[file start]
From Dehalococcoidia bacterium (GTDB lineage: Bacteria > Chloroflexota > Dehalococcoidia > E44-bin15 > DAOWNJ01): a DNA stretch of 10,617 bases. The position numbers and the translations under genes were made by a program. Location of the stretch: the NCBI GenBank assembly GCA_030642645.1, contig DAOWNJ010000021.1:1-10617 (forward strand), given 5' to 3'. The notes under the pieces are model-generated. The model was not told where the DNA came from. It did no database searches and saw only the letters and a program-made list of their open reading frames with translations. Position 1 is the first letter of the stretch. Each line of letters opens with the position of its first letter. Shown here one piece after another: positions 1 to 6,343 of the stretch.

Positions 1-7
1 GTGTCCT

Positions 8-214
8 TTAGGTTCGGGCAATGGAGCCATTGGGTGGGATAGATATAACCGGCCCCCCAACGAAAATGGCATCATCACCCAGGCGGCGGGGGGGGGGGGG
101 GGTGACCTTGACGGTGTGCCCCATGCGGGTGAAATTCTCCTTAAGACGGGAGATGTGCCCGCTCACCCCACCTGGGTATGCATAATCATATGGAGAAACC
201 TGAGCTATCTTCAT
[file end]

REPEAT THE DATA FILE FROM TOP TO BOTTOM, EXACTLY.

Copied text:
From Dehalococcoidia bacterium (GTDB lineage: Bacteria > Chloroflexota > Dehalococcoidia > E44-bin15 > DAOWNJ01): a DNA stretch of 10,617 bases. The position numbers and the translations under genes were made by a program. Location of the stretch: the NCBI GenBank assembly GCA_030642645.1, contig DAOWNJ010000021.1:1-10617 (forward strand), given 5' to 3'. The notes under the pieces are model-generated. The model was not told where the DNA came from. It did no database searches and saw only the letters and a program-made list of their open reading frames with translations. Position 1 is the first letter of the stretch. Each line of letters opens with the position of its first letter. Shown here one piece after another: positions 1 to 6,343 of the stretch.

Positions 1-7
1 GTGTCCT

Positions 8-214
8 TTAGGTTCGGGCAATGGAGCCATTGGGTGGGATAGATATAACCGGCCCCCCAACGAAAATGGCATCATCACCCAGGCGGCGGGGGGGGGGGGG
101 GGTGACCTTGACGGTGTGCCCCATGCGGGTGAAATTCTCCTTAAGACGGGAGATGTGCCCGCTCACCCCACCTGGGTATGCATAATCATATGGAGAAACC
201 TGAGCTATCTTCAT